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  #1  
Old Thu 15 May 2008, 21:34
skypoke
Just call me: Chuck
 
Port Aransas
United States of America
Spindle selection

I'm looking into spindles and associated gear, want as a minimum 5hp. I'd like to go with more like 8 hp but understand this will take a rotary phase converter since single phase in, 3p out seems to only go to 5 hp. I see a source for a Chinese spindle, 4.5 hp, $700.00. Anything know anything about them?

I also see the Eckstrom Carlson spindle which is available with collets, VFD, reactors etc., 5 hp, for around $2500.00 as a package. The spindle alone is about twice the price of the communist version.

A final option might be to buy or build a rotary phase converter, add a balancer, feed it into a 3phase in 3 phase out VFD and drive a higher hp spindle. I had a homemade phase converter (rope start!) driving some industrial woodworking equipment in the past and have mixed feelings about owning another one.

Appears water cooling is used in some spindles. If it cuts down noise that would be nice but is there a downside other than having to deal with piping, pumps, tanks etc.?

I'd appreciate any insights into spindles you guys can provide. Anyone who wants specific company info for quotes on above spindles please p.m., per forum policy won't post this online.

Chuck
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  #2  
Old Fri 16 May 2008, 04:38
Robert M
Just call me: Robert
 
Lac-Brome, Qc
Canada
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Chuck !!

8hp spindle ??!! MMmmm, Iím no expert in CNC as Iím still in the process to be, Iím only at the drawing board stage. But 8hp,outchÖ by what Iíve read so far, Iíd say with some ease youíre a bit to ambitious with horse power needed for the MechMate. Look around, see others set up and youíll notice that many time 5hp is more than fine. Heck, A LOT of us & other similar set up stay with a 3hp portable router set up for ease of maintenance and itís simplicity of set up putting aside cost. 3 to 5 hp spindle should be more than enough for your future MechMate.
My opinion, but worth investigating more on this!!
Itís a mater of what you intend to do & cut, expect out of your future CNC & spindle/router set up. Will you need an ATC ( automatic tool changer) for production ?
Things that make you go MMmmmmÖ.
8 hp may be what you will need, just hopping your not suffering from the bigger must be better syndrome !?!
Robert
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  #3  
Old Fri 16 May 2008, 04:49
Robert M
Just call me: Robert
 
Lac-Brome, Qc
Canada
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Oupsss,
I mist again the occasion to pass on my commentsÖ Darn !!
Bigger must be better syndrome is not of your concern. From what I can see, You made the biggest MechMate to date !!!!
Than, sorry for being to fast with my reply !!
Robert
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  #4  
Old Fri 16 May 2008, 06:45
sailfl
Just call me: Nils #12
 
Winter Park, FL
United States of America
Skypoke,

When I build my machine which I hope to start soon, I also plan to use a spindle. If Gerald was not on vacation, I am sure he would mention that their machine uses a HSD spindle. It is a 3,5 KW which is approximately equal to a 4.7 HP.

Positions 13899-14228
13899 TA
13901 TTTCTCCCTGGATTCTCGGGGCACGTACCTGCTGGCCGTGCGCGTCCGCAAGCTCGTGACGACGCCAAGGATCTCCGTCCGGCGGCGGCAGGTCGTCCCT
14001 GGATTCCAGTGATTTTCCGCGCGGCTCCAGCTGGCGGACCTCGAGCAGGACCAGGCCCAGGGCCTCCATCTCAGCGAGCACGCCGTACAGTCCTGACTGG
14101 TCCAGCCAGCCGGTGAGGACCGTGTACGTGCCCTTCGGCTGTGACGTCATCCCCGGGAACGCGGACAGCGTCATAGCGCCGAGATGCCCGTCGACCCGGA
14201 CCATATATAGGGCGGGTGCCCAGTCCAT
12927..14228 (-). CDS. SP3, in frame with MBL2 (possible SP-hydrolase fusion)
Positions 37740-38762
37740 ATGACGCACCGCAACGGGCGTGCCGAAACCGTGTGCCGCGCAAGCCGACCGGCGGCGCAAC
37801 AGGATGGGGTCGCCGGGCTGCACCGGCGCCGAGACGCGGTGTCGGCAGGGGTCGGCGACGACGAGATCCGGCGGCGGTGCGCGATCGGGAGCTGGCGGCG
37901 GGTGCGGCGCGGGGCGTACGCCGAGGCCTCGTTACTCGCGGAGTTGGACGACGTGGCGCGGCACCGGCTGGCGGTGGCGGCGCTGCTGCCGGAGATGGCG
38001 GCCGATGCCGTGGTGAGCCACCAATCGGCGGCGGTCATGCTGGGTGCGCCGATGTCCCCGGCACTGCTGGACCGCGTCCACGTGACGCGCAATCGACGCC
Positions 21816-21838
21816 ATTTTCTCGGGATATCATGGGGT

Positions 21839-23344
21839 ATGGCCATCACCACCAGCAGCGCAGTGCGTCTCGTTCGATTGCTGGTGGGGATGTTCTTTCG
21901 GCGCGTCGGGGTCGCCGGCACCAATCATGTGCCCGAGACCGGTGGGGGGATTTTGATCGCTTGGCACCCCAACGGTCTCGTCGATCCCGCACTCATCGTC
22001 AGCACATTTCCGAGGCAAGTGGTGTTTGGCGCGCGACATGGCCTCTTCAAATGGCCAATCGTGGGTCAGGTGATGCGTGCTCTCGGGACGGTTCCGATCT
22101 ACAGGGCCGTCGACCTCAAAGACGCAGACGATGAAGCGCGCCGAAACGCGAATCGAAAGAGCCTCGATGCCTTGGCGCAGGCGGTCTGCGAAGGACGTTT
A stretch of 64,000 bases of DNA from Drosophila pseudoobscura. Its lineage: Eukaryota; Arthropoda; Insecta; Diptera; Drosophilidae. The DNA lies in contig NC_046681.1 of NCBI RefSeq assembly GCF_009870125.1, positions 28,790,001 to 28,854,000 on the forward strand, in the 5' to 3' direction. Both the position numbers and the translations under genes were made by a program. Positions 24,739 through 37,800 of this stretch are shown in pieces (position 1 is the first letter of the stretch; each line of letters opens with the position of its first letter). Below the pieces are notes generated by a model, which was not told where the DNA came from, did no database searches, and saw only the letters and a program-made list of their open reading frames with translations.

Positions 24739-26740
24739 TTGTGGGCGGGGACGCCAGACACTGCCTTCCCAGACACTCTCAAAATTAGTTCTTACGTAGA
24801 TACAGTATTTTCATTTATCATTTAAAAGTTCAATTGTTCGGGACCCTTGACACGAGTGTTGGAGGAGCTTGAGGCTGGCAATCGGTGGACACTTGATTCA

I have been in touch with the HSD office for the USA which also happens to be in FL. I hope to have a price and more details on the VFD and the exact spindle that I will be buying.

I will be happy to share what I find out and would be interested in what your research finds.
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  #5  
Old Fri 16 May 2008, 07:15
skypoke
Just call me: Chuck
 
Port Aransas
United States of America
I'm eager to see what you find out, Sailfl. The reason I'm looking at a larger than usual spindle is we intend to do some serious aluminum cutting, large parts, thicknesses ranging from 1/8-1/4". I'm not worried about cut speed but need the capability to run the tool at the optimal chip load for specific cutters. From what I'm hearing, 5 hp is somewhat marginal for this job. I realize we're pushing the envelope a bit for the Mech, compared to what has been done in alum cutting so far but am convinced it's a viable proposition. Not really "bigger is better" but I do recognize the downside of driving such a large spindle...cost, electricity, maint.

I see that Drivewarehouse sells a line of 1 phase in, 3 phase out VFD 220V that go up to 10 hp.


Chuck
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  #6  
Old Fri 16 May 2008, 07:27
Richards
Just call me: Mike
 
South Jordan, UT
United States of America
The first thing that you need to look at is what you're going to cut and how you're going to cut it. If you're going to use "standard" 1/4-inch, 3/8-inch and even 1/2-inch straight or spiral cutters, you'll find that even a 3HP spindle will handle that job. On the other hand, if you're using large "stacked" cutters that have to whack off a lot of material in one pass, then a larger spindle might be required.

There are other factors that come into play. In my case, I knew that my two-FEIN vacuum system could not hold the work properly to need even a 5HP spindle. My machine (Shopbot PRT-Alpha) can not be counted on to handle the forces required with a > 5HP spindle. The 1/4-inch and 3/8-inch diameter tooling can only be pushed through the material at a certain rate, after all, the cutting edge has to have time to actually cut away the material instead of just plowing through the material.

The other drawback is the power required. Using a 1-phase to 3-phase converter requires about 50% extra current - depending on its efficiency. Although it's been almost fifteen years since I've used a rotary converter with a vertical mill that I once owned, the power consumption was significant.


-----------
Edited
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Chuck,